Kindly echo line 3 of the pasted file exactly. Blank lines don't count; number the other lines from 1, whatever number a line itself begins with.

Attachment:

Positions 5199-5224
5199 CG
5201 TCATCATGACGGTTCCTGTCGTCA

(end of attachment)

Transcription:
5201 TCATCATGACGGTTCCTGTCGTCA